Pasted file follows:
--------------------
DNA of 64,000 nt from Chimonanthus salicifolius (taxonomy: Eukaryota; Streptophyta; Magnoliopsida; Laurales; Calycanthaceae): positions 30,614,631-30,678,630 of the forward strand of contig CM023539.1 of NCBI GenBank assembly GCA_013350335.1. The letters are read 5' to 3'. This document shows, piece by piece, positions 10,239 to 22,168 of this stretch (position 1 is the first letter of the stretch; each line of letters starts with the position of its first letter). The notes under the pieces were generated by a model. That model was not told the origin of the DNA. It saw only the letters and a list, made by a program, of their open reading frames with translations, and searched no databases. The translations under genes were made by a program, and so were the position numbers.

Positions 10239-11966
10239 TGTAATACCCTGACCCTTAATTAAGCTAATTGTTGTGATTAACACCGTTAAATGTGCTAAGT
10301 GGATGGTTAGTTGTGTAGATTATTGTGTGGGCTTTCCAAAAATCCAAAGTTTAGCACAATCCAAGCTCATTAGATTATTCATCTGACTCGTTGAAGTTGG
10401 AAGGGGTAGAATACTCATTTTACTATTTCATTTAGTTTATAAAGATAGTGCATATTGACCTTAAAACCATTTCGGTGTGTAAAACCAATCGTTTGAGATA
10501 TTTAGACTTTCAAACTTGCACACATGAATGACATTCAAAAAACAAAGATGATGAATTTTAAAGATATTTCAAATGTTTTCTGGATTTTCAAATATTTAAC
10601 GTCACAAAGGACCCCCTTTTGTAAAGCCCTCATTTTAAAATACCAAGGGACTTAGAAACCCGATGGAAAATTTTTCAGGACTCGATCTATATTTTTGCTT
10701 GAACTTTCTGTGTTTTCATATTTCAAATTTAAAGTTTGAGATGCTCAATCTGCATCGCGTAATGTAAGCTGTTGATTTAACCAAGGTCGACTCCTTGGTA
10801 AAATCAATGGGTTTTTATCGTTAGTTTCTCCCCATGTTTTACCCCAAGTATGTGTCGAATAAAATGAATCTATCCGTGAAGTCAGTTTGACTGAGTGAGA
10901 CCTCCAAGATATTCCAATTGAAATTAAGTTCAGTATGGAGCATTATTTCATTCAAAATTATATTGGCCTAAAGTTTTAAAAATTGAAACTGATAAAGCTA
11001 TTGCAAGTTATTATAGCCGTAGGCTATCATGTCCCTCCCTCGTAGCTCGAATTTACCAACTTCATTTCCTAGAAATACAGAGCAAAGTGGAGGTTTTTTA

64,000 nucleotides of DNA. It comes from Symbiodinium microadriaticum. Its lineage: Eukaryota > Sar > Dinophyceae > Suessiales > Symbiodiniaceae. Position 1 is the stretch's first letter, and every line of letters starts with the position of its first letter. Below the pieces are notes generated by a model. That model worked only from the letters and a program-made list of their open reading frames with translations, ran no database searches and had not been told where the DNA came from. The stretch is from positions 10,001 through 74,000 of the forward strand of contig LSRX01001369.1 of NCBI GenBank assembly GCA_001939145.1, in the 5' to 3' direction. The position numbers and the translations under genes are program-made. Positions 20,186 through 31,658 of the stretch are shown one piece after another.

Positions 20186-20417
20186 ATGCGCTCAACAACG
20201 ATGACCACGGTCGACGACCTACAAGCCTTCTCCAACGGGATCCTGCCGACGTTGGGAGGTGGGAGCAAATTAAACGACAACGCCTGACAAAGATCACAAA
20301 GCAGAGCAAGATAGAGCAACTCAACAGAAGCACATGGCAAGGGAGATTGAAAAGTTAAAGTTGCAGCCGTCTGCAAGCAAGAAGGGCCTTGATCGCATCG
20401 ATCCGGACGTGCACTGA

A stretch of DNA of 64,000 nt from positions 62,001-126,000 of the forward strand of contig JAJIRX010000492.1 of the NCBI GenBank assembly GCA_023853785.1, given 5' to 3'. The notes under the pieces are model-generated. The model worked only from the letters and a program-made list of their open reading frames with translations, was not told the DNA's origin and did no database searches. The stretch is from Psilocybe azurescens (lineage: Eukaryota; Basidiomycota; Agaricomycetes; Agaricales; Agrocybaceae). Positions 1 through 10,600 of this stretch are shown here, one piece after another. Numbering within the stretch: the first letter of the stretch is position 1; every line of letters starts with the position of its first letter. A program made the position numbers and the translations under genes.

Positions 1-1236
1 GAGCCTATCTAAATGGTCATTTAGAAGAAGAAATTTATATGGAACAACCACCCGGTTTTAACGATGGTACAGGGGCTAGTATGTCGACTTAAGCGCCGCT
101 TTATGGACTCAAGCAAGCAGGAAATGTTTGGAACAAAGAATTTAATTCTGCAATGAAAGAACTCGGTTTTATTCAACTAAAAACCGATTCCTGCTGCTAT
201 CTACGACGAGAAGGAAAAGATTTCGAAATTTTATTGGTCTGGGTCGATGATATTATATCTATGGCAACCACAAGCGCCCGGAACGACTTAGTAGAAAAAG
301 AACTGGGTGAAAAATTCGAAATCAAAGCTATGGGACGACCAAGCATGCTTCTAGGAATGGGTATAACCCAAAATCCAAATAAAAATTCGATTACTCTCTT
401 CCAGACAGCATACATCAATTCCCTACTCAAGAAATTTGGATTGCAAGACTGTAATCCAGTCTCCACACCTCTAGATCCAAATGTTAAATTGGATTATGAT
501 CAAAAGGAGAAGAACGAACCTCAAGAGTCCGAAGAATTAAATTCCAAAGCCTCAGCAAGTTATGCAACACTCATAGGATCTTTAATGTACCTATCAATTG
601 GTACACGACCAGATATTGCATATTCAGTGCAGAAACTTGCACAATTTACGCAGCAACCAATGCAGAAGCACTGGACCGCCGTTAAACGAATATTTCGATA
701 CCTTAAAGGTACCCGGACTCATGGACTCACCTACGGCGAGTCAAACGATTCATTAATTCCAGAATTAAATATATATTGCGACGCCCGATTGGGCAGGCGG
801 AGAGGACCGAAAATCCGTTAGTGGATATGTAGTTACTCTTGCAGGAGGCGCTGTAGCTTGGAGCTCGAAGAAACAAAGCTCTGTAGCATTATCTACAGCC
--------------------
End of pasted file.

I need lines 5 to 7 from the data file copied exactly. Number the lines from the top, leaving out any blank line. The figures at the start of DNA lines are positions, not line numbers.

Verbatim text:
10401 AAGGGGTAGAATACTCATTTTACTATTTCATTTAGTTTATAAAGATAGTGCATATTGACCTTAAAACCATTTCGGTGTGTAAAACCAATCGTTTGAGATA
10501 TTTAGACTTTCAAACTTGCACACATGAATGACATTCAAAAAACAAAGATGATGAATTTTAAAGATATTTCAAATGTTTTCTGGATTTTCAAATATTTAAC
10601 GTCACAAAGGACCCCCTTTTGTAAAGCCCTCATTTTAAAATACCAAGGGACTTAGAAACCCGATGGAAAATTTTTCAGGACTCGATCTATATTTTTGCTT